Ncit - one-v is said in the protocol about the
renewal of reciprocal fide trade with the' United
States. , When the Americans are willing to
grant us that privilege, then we shall be willing ,
to allow them free access tri our fishing growids.
But Sir , John A. Macdonald' and the Ottawa . Gov
ernment roust be made clearly to understand that
this province will never agree to sell out the fish
eries to the Americans'for Allred sum of money.
We ioill,not give them op without violence."-
_ Since the above was written, the trea
ty' has been ratified bya heavy major
ity—five to one. The English an d
American presses unite in commending
The Red Man is in Washington again,
begging, as usual, for presents, and,
this time, for green )asks. The Red
Man is represented b " several chiefs of
different nations, nn . their names are
" Little Raveb," " Fowder Face" and
" Chief Bird," of the Arapahoes; "Lit
tle Robe" and "Stone Calf," of the
Cheyennes ; and " Buffalo -Good," of
the Wachitas. • -
Wis the old story of presents, .beg
ging, speech-making and Indian prom,
lees which mean nothing.
Buffalo Good said , he had a white
man's coat and pants on, but. had no
greenbacks In his pocket, and would
like some to take home and show his
friends. That's our case, exactly ; we
want some greenbacks to a h o w our'
friends; and we are just as "good In
dian" es Buffalo Good; let alone that
We never amused our leisure hours by
scalping Uncle Samtiel's children, or
stampeding government mules. Also,
we have " been cheated by traders ;"
though we think we have done less
cheating ourself than any red skinned
scalpist of them all.
o lending citizens
,ro pm poor, no
#3 would be glad
utnns, but did not
ula use ylolenee
ing prevents the
tires for the arrest
whom all honest
r/prosent would be
linunitY these vil
i mit many crimes
;rattly that brutal
a leading trait In
pass of Southern
st of * these out
eeks, , intend
ish them ; bu
nd would ()e
a space. We
Young, as one
f brutality on
Seriously, are not these muscular,
feather-legged savages about as well
able to earn the% own subsistence as
the working men of our country are to
earn it for them? And is there any
reason why the law of "work or starve"
should not apply to them as well as to
thousands of white laborers?
The upper strata of New York society
is moved to its foundations, by a very
common event—and a sensible o n e,
withal. This is nothing more than the
marriage of an ayer a g e, well-to-do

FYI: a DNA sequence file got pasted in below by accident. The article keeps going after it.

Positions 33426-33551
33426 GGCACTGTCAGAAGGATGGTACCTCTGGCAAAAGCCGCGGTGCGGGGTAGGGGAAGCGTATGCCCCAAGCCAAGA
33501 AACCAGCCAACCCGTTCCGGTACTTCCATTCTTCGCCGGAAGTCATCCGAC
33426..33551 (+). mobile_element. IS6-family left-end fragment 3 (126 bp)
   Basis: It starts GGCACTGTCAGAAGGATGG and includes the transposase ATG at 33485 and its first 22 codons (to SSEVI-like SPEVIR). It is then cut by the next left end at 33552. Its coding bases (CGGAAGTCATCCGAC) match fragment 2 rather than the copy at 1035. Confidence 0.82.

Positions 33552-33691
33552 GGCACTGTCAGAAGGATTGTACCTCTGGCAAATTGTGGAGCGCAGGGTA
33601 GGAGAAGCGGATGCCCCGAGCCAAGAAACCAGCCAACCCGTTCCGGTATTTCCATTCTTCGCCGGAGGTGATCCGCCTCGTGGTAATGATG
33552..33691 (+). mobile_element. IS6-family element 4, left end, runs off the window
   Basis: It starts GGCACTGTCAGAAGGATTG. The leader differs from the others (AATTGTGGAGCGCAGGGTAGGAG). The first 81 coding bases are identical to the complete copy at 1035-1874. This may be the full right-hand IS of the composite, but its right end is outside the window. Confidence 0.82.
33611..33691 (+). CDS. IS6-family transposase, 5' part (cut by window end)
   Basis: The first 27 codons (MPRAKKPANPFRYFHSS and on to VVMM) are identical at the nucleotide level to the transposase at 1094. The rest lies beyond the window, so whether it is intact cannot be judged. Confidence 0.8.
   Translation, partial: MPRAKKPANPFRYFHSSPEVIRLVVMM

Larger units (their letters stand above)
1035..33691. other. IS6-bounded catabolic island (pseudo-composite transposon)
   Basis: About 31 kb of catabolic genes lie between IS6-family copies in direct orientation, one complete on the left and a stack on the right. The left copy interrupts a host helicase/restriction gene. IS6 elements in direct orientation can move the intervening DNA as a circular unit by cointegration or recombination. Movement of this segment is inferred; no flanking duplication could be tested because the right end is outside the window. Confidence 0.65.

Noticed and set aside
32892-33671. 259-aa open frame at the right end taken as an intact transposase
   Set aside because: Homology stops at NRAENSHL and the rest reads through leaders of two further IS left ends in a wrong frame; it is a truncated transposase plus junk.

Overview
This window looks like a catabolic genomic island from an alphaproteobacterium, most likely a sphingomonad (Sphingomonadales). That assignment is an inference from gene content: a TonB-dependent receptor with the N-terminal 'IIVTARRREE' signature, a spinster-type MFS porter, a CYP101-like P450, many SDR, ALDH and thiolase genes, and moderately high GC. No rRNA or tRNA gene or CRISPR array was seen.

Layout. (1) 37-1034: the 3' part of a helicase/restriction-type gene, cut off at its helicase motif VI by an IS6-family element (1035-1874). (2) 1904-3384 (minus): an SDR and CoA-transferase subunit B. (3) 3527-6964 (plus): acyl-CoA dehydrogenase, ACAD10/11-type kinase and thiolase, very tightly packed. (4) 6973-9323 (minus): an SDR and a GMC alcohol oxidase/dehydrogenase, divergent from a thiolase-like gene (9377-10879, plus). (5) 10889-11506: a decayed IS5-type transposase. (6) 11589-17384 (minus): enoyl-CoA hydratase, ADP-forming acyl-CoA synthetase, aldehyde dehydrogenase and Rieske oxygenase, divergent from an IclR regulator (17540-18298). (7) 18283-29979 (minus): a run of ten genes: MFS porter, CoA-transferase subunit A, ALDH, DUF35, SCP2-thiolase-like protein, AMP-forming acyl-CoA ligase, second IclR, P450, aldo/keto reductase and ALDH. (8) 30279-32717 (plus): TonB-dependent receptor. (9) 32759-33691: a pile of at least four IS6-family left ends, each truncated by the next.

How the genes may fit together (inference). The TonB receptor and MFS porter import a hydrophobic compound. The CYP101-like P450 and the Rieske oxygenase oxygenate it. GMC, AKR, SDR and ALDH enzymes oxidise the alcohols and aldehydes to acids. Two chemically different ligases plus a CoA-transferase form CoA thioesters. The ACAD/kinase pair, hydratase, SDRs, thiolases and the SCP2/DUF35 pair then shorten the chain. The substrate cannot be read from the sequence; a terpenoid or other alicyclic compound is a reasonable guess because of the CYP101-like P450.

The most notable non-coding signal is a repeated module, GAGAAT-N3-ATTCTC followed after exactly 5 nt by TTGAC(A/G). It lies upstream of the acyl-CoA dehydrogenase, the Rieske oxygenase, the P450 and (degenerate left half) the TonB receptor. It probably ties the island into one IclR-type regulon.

yoimg man with a plump, good looking
young. woman. Ah 1 but the young
woman's name is Dynehart ; her father
" works a farm on shares," we are told ;
while the name of the-bridegroom is
Astor—Henry Astor, son of William
D., who is a New York millionaire.—
Aye, there's the rub. And the father
hastens to Rhinebeck Just In time to
not prevent the wedding, which op
posed to the best of his ability s—and
all Now York is agog, because a young
man has married a fine young woman
on whom he had set his heart. The
young man has a heart, evidently,
which is an extra hazardous thing for
an Astor, and quite unbushaess-like, as
the father thought, and said, in effect.
Fortunately, the young man is rich, In
dependent, and may , do as he pleases.—
That-he did not choose to tie himself to
a weak-spined bundle of milliner's fix
ings and a brown stone front on Fifth
avenue, rather inclines us to think him
the wisest Astor of them all.
The Washington Chronicle has the
following notice of a new temperance
"The Temperance Monitor, a' miniature sheet
just started in New York, argues that drunken
ness is a crime, and should be punished by 'not
loss than" thirty daye' imprlionment and hard la
bor for the first offense, Sixty for the second, and
one year, either in prison or an inebriate asylum,
for the third.'" t
That. Monitor ought t have .100,000
subscribers. It is sailhig on'the right
tack : it goes for punishi(ng: . the crimi
nal, instead of offering im syMpathy
as a " poor inebriate," 4 victim 'of un
controllable 'appetite," " rittneeller's ,
prey," etc. We never hapPened to see
a man drunk on whisky. poured down
his throat by any one - but himself;, and
in nine cases out of ten, the rowdy gets
himself up deliberately on.. whisky,
simply to increase his normal capacity
for - cussedness. He wishes to do an
amount of deviltry that transcends his
natural powers of meanness, and he
knoWS that nothing-will give so much
btiescdness to the square inch as ben
zine whisky. He goes in E,Lcoordingly ;
—and when he has bruta lly murdered
a wife, child, or neighbor,. we are trea
ted to a dismal dissertation on the evils
of rumselling. It always seemed toms
that the fault Was rather in rum.drink.
log, In the pariah fltatee, the 3321411
THE NOBLE RED MAN.
A VAIN FUSS.
Xh...R,RWARWIKVAInighttARVI I I
tb jatratir trttnutesa - viar , -
ho next appears among Ids fellow men,
it is with a ohasiened air of having
been un4ar,dlsplpitikf, t9tl le,cereFul,
about a oioir.,oftiSgi:'-'-'1'34.,, pi4e,*
try the iiiirtfice 4 , l4 - ith 4.,19 31 k,s cre
have a notion; thet the, tpinii4-4 , 0
work well in this Seatfnit. - -
_____ _ • I._- , ;
, - Which , con traryv to all ; predictLi
,has held out for'ntoriths,isatiest - wied '
out - -hy,- superior - ‘numben3,-_-Jt . wawa.
wicked Commune ;;
. but net sn atrocious
fls the old, long establised and fearfUlly
oppressiVe line of rulerS whichopiniess
ed the 'people loithe duet for in ny Wea-'